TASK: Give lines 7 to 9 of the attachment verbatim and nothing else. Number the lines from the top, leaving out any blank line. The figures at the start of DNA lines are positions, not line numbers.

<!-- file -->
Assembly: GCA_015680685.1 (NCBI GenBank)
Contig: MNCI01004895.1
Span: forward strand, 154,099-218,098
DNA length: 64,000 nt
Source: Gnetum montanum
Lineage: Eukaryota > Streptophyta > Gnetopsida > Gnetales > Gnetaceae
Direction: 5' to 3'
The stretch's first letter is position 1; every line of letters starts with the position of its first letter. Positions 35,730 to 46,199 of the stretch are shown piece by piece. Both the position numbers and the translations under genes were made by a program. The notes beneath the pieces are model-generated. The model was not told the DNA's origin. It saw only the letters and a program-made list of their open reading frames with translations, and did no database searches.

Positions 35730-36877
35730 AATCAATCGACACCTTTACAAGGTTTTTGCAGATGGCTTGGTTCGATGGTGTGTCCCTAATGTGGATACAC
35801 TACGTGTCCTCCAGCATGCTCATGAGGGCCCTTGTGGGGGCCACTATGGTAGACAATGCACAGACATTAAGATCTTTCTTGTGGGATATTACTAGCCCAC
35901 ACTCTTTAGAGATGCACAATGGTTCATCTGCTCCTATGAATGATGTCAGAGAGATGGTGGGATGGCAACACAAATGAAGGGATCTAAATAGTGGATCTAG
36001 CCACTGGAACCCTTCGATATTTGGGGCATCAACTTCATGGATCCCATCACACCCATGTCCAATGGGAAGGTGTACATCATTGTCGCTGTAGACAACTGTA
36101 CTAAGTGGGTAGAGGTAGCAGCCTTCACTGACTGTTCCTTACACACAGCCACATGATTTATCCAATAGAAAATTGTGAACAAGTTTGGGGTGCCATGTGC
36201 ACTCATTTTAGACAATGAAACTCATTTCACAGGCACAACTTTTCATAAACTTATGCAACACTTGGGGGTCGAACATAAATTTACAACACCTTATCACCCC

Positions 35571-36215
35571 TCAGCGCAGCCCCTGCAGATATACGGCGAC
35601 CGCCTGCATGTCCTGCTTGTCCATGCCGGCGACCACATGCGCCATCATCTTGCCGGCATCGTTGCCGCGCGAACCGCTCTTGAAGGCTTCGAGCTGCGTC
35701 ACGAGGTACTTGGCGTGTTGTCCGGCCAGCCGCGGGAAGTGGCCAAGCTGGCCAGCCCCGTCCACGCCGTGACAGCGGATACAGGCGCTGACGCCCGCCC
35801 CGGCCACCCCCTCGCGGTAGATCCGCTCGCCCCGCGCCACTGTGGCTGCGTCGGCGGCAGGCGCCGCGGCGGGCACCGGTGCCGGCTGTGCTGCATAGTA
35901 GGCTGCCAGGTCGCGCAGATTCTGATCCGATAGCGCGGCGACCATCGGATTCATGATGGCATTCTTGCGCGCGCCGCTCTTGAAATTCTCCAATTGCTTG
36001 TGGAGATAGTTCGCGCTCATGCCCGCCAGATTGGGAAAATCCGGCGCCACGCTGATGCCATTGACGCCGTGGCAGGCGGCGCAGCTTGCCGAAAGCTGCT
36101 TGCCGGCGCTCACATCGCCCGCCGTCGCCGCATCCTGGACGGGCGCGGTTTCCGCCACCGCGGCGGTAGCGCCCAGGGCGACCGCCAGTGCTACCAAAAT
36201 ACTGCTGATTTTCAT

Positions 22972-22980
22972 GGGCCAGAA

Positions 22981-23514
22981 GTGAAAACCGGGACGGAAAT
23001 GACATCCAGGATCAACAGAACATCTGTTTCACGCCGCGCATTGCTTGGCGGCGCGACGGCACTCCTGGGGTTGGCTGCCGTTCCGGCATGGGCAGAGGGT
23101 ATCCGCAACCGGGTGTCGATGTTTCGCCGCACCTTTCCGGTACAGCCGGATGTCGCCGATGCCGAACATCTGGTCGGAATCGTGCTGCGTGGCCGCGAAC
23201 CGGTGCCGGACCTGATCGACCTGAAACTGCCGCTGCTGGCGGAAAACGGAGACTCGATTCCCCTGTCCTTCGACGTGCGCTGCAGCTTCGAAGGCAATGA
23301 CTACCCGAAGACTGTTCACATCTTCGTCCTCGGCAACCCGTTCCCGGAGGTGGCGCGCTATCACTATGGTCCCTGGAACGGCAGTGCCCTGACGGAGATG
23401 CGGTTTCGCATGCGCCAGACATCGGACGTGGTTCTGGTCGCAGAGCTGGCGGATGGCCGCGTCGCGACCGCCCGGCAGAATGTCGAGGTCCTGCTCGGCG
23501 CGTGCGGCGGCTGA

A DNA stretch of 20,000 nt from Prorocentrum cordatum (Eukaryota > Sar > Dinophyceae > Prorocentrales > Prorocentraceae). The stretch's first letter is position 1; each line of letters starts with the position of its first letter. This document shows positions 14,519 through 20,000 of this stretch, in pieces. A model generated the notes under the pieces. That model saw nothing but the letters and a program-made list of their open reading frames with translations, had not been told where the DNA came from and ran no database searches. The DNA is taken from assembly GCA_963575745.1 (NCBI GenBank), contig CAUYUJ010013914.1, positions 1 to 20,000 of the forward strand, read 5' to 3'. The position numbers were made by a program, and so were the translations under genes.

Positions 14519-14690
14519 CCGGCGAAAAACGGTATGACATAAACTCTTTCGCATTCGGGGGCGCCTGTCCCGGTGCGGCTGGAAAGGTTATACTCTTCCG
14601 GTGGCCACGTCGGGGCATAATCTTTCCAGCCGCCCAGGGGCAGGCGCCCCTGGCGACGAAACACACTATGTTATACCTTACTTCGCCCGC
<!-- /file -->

Direction: 5' to 3'
The stretch's first letter is position 1; every line of letters starts with the position of its first letter. Positions 35,730 to 46,199 of the stretch are shown piece by piece. Both the position numbers and the translations under genes were made by a program. The notes beneath the pieces are model-generated. The model was not told the DNA's origin. It saw only the letters and a program-made list of their open reading frames with translations, and did no database searches.

Positions 35730-36877